The materials used to create a necklace cost $1.50, your hourly wage is $15, and it takes you 20 minutes to make one item. That means that your labor costs for one necklace is $5.00.
$1.50 + $5.00 = $6.50 This is the total cost of the item.
$6.50 x 2.25 = $14.63 This is the wholesale price.
$14.63 x 2.25 = $32.93 This is the retail price.
Even if you don’t plan to sell your items wholesale, it’s worth it to calculate the price because things may change in the future. If you’re selling your products at a retail price that’s close to the wholesale price calculation, you won’t have much room to provide discounts for wholesale orders.
Where to Sell Handmade Items Online
Here are some of the most popular places to sell your handmade items online:
This online marketplace is ideal for artists who want to sell their unique artwork, including sculptures and paintings. All you have to do is register as an artist and list up to 20 masterpieces for free or choose from other available plans to list more items. The free account comes with 35% sales commission with reduced rates for the paid plans.
Aftcra is an online marketplace for American crafters. You can sell handmade items including baby products, clothing, home décor and paper goods, as long as it is made in the US. They do not accept vintage items or any resellers. There are no fees to list items, but there are transaction fees (7% when items sell) and there is a minimum required price of $10 on the items you list for sale.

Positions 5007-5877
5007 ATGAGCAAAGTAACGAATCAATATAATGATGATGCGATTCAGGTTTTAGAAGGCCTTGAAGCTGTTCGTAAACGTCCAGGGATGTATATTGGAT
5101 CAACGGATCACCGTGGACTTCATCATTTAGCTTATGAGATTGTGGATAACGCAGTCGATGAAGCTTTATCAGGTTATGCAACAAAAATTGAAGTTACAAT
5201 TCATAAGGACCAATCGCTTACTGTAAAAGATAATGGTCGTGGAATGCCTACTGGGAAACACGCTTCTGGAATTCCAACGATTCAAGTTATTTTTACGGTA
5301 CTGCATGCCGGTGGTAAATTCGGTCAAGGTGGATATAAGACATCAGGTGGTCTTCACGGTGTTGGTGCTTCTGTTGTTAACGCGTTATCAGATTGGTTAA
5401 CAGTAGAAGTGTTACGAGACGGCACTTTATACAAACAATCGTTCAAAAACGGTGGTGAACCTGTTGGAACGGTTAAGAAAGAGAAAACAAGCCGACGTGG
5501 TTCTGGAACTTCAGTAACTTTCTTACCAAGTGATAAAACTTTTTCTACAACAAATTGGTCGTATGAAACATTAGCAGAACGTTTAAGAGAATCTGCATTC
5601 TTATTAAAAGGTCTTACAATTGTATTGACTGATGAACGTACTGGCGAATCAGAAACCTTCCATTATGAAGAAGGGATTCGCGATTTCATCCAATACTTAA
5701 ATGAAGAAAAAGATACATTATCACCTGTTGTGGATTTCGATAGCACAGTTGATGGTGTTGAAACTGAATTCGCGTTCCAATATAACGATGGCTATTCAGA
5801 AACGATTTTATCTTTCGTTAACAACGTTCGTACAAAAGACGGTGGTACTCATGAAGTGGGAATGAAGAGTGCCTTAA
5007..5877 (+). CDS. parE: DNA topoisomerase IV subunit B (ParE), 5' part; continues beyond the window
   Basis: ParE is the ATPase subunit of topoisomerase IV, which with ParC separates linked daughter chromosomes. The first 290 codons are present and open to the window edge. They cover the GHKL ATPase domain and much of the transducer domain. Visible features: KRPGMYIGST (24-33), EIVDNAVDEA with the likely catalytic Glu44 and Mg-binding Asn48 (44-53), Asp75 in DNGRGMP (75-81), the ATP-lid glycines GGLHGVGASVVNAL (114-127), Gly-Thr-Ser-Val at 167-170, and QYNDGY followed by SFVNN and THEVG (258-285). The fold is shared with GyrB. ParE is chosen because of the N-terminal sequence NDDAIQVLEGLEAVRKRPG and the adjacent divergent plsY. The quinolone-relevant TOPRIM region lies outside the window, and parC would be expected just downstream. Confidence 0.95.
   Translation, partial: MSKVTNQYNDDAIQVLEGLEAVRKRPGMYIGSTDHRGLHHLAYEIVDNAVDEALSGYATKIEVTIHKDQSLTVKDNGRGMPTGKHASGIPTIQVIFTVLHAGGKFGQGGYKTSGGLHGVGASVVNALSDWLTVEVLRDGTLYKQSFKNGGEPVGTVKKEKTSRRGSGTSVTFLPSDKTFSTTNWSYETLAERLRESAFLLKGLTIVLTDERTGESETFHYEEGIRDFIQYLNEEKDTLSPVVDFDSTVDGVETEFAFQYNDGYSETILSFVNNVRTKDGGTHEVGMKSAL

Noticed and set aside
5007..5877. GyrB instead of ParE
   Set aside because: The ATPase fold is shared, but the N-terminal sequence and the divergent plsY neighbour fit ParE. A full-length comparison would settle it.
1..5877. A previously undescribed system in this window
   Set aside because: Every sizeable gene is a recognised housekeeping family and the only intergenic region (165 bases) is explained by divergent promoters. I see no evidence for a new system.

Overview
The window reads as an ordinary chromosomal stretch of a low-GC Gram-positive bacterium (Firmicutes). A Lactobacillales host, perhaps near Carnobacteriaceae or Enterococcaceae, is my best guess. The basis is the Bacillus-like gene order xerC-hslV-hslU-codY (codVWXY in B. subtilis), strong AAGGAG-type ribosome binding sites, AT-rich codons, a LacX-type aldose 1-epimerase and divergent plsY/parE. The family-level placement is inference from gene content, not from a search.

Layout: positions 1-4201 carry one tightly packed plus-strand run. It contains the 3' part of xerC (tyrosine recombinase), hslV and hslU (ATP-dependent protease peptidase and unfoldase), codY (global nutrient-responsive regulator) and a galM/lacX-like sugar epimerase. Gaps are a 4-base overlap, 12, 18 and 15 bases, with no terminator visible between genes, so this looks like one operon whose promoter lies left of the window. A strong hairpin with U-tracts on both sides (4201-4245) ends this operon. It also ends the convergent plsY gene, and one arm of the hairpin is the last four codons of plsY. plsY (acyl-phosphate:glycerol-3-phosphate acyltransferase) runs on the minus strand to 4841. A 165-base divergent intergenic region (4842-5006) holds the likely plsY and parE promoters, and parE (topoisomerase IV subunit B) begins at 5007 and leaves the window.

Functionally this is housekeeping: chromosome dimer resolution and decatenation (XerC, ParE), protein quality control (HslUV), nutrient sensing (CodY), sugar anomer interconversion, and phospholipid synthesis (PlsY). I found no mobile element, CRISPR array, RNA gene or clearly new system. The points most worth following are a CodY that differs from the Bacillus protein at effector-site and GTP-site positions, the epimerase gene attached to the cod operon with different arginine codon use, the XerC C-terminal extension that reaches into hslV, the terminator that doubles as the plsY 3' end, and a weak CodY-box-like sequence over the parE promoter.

Artfire is a great marketplace to sell vintage items, craft supplies, and handmade products. There is a small monthly charge to have a shop on Artfire, as well as listing fees for the smallest paid plan. Once you upgrade to the middle tier, the listing fees are removed.
Cratejoy is an awesome way to get your crafts to people worldwide and generate recurring revenue. It’s a subscription box business for sellers. You can create your own box with your handmade products. Of course, if you sell craft materials, you can create a box with instructions on how subscribers can use the materials you’ve included to create DIY projects. It costs $39 a month to use their service with added transaction fees for two packages. You can either use their service to create subscription boxes for your own website or you can list your products on cratejoy.com.
Launching an Etsy store is easy and since it’s one of the most well-known handmade marketplaces, you can reach a larger audience. In addition, the platform continues to improve the seller and buyer experiences. Inexpensive listing ($.20 USD per unit) and transaction (5% of the displayed price plus shipping) fees allow you to list and sell hundreds of handmade products without breaking the bank. If you choose to work with this software be sure to follow these do’s and don’ts of listing products on Etsy.